What does HOA and CCRs stand for?

 

HOA Stand for Homeowners Association

 

An HOA is a nonprofit organization  funded by all the association’s members.  The HOA is overseen by an elected board of directors.

Many homes in Texas are located in subdivisions governed or managed by a homeowners associations.  In addition,  Texas state law gives property association certain powers.   Here is the  Texas Property Code  that enumerates that powers granted to the HOA.

The primary purpose of the HOA is  to enforce the policies, procedures, regulations and restrictions agreed to by the members, thereby maintaining property values.  Each homeowner supports the HOA financially by paying  monthly dues and occasional assessments.

If you purchase a home in an HOA community, you don’t have a choice about whether to become a member.  All homeowners automatically become part of the association.    Furthermore,  prospective buyers should read the HOA documents before agreeing to buy a home.   If the documents are unavailable for review prior to purchasing a home, then ask to sign an Addendum for Property Located in a Mandatory HOA.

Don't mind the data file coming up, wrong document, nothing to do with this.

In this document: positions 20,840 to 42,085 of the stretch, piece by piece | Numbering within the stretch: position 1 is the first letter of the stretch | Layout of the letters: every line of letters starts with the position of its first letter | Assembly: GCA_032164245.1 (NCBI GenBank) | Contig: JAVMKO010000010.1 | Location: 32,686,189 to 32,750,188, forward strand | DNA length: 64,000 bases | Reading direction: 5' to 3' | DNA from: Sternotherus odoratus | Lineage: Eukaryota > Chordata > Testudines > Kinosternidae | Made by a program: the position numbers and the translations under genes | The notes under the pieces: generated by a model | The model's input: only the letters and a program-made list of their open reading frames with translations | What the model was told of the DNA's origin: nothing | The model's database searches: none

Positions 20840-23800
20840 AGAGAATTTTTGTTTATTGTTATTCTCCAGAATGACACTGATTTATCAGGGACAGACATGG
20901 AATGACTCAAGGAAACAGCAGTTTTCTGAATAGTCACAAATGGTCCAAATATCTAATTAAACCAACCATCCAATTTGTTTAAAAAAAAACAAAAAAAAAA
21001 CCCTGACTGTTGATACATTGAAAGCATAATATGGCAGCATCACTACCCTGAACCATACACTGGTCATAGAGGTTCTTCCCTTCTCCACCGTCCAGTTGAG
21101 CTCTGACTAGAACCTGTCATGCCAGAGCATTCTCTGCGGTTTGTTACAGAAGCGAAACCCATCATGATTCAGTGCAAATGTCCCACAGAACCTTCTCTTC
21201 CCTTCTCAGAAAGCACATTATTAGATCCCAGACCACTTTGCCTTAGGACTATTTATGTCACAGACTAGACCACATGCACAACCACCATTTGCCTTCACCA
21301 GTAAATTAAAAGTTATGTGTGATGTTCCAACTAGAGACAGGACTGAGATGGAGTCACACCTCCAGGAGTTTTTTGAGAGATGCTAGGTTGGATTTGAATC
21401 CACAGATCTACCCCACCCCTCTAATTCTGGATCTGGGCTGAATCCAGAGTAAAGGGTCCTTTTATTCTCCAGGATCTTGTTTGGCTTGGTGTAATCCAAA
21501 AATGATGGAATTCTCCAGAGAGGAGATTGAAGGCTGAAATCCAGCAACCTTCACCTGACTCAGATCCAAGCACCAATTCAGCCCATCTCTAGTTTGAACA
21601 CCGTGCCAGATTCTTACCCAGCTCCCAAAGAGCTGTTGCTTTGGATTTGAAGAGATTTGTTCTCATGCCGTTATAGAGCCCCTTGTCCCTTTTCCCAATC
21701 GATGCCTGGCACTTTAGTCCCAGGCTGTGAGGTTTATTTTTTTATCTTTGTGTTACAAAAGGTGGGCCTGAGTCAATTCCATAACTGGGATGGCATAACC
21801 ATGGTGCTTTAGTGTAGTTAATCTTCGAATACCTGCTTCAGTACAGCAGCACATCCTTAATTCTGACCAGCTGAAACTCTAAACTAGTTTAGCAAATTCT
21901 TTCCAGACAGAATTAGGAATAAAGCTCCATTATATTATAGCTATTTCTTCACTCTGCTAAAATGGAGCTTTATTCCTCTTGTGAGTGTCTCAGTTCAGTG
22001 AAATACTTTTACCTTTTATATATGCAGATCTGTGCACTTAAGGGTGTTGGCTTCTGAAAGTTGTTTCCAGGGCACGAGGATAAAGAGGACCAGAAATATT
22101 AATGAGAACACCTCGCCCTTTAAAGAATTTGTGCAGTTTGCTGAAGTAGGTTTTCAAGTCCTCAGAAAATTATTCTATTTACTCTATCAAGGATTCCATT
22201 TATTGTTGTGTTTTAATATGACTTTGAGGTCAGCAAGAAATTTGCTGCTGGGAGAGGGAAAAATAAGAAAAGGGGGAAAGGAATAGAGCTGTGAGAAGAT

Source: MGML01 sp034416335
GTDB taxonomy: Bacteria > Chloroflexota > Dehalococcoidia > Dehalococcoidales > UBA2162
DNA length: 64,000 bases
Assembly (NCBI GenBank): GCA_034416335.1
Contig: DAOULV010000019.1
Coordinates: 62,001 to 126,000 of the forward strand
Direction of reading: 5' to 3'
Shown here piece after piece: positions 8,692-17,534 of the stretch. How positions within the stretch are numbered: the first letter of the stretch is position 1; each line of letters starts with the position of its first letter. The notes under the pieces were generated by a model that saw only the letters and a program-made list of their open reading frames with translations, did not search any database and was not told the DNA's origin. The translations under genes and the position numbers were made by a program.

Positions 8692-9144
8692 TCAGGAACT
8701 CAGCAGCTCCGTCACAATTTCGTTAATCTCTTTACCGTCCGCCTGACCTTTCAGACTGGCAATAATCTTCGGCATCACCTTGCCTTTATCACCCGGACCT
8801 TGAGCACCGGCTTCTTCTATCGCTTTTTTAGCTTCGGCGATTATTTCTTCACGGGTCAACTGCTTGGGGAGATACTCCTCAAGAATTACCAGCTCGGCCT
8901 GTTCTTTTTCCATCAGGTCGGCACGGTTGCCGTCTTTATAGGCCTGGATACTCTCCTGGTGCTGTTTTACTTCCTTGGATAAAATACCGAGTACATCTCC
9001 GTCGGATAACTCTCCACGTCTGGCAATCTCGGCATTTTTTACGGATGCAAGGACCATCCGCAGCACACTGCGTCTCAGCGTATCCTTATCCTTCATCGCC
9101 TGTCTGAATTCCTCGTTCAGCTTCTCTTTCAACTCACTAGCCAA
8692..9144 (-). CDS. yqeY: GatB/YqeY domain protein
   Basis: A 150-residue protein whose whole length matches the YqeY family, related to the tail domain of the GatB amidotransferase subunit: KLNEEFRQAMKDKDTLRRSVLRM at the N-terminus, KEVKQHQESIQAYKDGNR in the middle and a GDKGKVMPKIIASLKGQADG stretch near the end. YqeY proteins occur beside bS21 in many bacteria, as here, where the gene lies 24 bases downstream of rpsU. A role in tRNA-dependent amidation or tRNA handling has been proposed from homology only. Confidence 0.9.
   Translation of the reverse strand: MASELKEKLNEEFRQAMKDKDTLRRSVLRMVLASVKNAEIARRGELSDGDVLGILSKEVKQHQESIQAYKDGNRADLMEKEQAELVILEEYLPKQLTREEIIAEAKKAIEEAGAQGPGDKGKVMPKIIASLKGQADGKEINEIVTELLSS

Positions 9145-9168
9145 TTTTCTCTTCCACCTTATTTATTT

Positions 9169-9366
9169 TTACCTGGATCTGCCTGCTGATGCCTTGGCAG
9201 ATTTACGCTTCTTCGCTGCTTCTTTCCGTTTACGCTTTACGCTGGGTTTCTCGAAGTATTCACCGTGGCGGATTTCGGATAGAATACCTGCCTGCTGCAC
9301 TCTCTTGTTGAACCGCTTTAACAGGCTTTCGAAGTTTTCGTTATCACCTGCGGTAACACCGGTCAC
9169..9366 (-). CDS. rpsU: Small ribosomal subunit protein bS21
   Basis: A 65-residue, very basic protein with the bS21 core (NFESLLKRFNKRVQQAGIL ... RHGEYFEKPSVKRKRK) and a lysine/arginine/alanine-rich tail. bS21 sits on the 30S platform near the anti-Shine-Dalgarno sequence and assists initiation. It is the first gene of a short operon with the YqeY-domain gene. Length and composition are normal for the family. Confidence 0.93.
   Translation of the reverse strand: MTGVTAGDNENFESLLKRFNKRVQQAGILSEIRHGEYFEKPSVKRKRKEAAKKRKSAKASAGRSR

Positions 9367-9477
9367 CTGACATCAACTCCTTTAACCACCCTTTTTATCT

CC&Rs Stands for Covenants, Conditions and Restrictions

 

CCRs are the governing documents for the operation of the HOA.   Moreover, all homeowners, tenants and guests are obligated to follow these rules.

If you want to paint your home purple or put up a storage shed check the CCRs first.    CCRs are the rules for the community. Failure to follow these rules may result in a hefty fine for the homeowner.   Believe it or not, unpaid fines can lead to foreclosure proceedings and the loss of the home to the HOA.

Here are just a few items commonly regulated by CCRs, according to the authors of  “Nolo’s Essential Guide to Buying Your First Home”:

 

Noise.

Landscaping.

Roofing material.

Fences.

Exterior paint color.

Outdoor play equipment such as swing sets and basketball hoops.

Garages and outbuildings.

Mailboxes.

Window coverings.

Holiday decorations.

Clotheslines.

Garbage and recycling containers.

Pets (size, breed restrictions, etc.).

Parking.

Home businesses.

 

Every community that has an HOA is different.  Therefore,  each community has a different set of “community standards”.   Read the HOA and CCRs documents to understand what is required.